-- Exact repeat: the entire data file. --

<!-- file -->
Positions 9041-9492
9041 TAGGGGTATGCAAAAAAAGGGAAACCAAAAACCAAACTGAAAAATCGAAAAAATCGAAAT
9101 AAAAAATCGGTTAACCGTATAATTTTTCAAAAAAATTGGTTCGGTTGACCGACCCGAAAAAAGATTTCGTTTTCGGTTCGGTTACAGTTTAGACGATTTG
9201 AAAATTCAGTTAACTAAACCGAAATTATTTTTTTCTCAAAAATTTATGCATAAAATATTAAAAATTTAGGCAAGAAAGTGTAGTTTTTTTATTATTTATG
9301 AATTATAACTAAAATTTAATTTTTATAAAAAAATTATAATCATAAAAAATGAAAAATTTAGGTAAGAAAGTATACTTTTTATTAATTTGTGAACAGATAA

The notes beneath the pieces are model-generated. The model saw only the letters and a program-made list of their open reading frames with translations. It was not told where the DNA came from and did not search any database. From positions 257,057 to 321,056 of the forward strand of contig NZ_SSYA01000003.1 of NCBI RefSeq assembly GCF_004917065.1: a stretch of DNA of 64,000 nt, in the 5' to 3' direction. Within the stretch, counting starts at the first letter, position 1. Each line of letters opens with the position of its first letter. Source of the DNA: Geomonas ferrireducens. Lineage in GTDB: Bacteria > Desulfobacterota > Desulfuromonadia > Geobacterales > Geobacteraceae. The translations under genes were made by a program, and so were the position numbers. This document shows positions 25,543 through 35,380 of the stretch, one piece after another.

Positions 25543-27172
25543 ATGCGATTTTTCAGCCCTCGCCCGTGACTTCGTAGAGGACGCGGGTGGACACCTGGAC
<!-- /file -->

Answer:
Positions 9041-9492
9041 TAGGGGTATGCAAAAAAAGGGAAACCAAAAACCAAACTGAAAAATCGAAAAAATCGAAAT
9101 AAAAAATCGGTTAACCGTATAATTTTTCAAAAAAATTGGTTCGGTTGACCGACCCGAAAAAAGATTTCGTTTTCGGTTCGGTTACAGTTTAGACGATTTG
9201 AAAATTCAGTTAACTAAACCGAAATTATTTTTTTCTCAAAAATTTATGCATAAAATATTAAAAATTTAGGCAAGAAAGTGTAGTTTTTTTATTATTTATG
9301 AATTATAACTAAAATTTAATTTTTATAAAAAAATTATAATCATAAAAAATGAAAAATTTAGGTAAGAAAGTATACTTTTTATTAATTTGTGAACAGATAA

The notes beneath the pieces are model-generated. The model saw only the letters and a program-made list of their open reading frames with translations. It was not told where the DNA came from and did not search any database. From positions 257,057 to 321,056 of the forward strand of contig NZ_SSYA01000003.1 of NCBI RefSeq assembly GCF_004917065.1: a stretch of DNA of 64,000 nt, in the 5' to 3' direction. Within the stretch, counting starts at the first letter, position 1. Each line of letters opens with the position of its first letter. Source of the DNA: Geomonas ferrireducens. Lineage in GTDB: Bacteria > Desulfobacterota > Desulfuromonadia > Geobacterales > Geobacteraceae. The translations under genes were made by a program, and so were the position numbers. This document shows positions 25,543 through 35,380 of the stretch, one piece after another.

Positions 25543-27172
25543 ATGCGATTTTTCAGCCCTCGCCCGTGACTTCGTAGAGGACGCGGGTGGACACCTGGAC